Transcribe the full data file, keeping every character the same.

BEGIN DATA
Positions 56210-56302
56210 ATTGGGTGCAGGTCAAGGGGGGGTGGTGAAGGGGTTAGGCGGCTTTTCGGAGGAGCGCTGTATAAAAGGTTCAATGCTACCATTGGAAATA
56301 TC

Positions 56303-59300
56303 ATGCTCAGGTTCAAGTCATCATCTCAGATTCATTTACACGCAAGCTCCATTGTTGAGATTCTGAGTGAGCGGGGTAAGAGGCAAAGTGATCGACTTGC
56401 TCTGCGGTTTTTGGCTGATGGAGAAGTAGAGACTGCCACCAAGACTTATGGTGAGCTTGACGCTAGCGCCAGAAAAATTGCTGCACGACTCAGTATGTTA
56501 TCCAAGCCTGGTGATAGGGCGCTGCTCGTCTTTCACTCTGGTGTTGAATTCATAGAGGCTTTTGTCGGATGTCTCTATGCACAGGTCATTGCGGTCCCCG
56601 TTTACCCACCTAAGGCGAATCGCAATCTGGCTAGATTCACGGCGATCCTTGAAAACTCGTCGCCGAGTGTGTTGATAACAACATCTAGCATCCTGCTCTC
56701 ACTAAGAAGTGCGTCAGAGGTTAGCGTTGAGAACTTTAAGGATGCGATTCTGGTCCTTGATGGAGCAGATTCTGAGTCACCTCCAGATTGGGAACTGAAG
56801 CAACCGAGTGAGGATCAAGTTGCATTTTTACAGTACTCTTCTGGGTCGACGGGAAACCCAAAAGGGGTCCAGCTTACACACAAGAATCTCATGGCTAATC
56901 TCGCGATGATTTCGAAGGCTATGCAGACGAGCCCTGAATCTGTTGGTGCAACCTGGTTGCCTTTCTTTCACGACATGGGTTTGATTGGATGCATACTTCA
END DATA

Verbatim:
Positions 56210-56302
56210 ATTGGGTGCAGGTCAAGGGGGGGTGGTGAAGGGGTTAGGCGGCTTTTCGGAGGAGCGCTGTATAAAAGGTTCAATGCTACCATTGGAAATA
56301 TC

Positions 56303-59300
56303 ATGCTCAGGTTCAAGTCATCATCTCAGATTCATTTACACGCAAGCTCCATTGTTGAGATTCTGAGTGAGCGGGGTAAGAGGCAAAGTGATCGACTTGC
56401 TCTGCGGTTTTTGGCTGATGGAGAAGTAGAGACTGCCACCAAGACTTATGGTGAGCTTGACGCTAGCGCCAGAAAAATTGCTGCACGACTCAGTATGTTA
56501 TCCAAGCCTGGTGATAGGGCGCTGCTCGTCTTTCACTCTGGTGTTGAATTCATAGAGGCTTTTGTCGGATGTCTCTATGCACAGGTCATTGCGGTCCCCG
56601 TTTACCCACCTAAGGCGAATCGCAATCTGGCTAGATTCACGGCGATCCTTGAAAACTCGTCGCCGAGTGTGTTGATAACAACATCTAGCATCCTGCTCTC
56701 ACTAAGAAGTGCGTCAGAGGTTAGCGTTGAGAACTTTAAGGATGCGATTCTGGTCCTTGATGGAGCAGATTCTGAGTCACCTCCAGATTGGGAACTGAAG
56801 CAACCGAGTGAGGATCAAGTTGCATTTTTACAGTACTCTTCTGGGTCGACGGGAAACCCAAAAGGGGTCCAGCTTACACACAAGAATCTCATGGCTAATC
56901 TCGCGATGATTTCGAAGGCTATGCAGACGAGCCCTGAATCTGTTGGTGCAACCTGGTTGCCTTTCTTTCACGACATGGGTTTGATTGGATGCATACTTCA